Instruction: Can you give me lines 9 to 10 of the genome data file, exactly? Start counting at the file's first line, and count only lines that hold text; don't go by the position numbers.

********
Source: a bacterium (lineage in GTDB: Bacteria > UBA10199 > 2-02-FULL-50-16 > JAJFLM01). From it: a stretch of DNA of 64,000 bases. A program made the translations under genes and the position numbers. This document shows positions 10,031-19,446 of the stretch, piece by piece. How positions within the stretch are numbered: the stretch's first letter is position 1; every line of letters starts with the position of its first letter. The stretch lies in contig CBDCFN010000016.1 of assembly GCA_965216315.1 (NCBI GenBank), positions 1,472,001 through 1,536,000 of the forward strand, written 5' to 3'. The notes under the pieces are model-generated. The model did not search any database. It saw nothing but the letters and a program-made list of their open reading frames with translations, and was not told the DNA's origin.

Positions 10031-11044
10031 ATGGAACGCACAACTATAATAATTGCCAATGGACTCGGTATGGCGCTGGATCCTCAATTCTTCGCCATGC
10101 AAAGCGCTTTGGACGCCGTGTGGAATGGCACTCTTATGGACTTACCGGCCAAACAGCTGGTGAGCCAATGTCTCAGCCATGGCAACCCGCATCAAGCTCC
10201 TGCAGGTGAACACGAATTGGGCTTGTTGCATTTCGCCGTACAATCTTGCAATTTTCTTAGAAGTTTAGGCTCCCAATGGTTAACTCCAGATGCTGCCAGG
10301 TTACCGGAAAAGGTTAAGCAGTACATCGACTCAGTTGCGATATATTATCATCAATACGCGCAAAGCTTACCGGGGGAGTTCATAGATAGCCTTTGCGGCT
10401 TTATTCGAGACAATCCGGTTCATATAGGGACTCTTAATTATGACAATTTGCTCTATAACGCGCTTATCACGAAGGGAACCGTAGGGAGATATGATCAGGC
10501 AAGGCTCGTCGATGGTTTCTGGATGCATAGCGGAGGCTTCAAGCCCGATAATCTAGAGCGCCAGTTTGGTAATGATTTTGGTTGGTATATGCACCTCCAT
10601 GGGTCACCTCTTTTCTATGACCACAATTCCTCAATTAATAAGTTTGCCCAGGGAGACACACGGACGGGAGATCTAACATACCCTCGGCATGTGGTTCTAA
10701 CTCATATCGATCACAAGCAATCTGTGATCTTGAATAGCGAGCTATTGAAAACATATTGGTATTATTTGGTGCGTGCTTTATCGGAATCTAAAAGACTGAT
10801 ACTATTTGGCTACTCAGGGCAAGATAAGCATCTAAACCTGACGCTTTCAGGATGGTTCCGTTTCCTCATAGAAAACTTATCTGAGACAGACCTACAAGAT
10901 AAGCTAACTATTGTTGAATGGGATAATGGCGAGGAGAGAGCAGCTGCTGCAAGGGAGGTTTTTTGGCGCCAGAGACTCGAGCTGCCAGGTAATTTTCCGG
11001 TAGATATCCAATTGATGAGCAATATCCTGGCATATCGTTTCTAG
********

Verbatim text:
10601 GGGTCACCTCTTTTCTATGACCACAATTCCTCAATTAATAAGTTTGCCCAGGGAGACACACGGACGGGAGATCTAACATACCCTCGGCATGTGGTTCTAA
10701 CTCATATCGATCACAAGCAATCTGTGATCTTGAATAGCGAGCTATTGAAAACATATTGGTATTATTTGGTGCGTGCTTTATCGGAATCTAAAAGACTGAT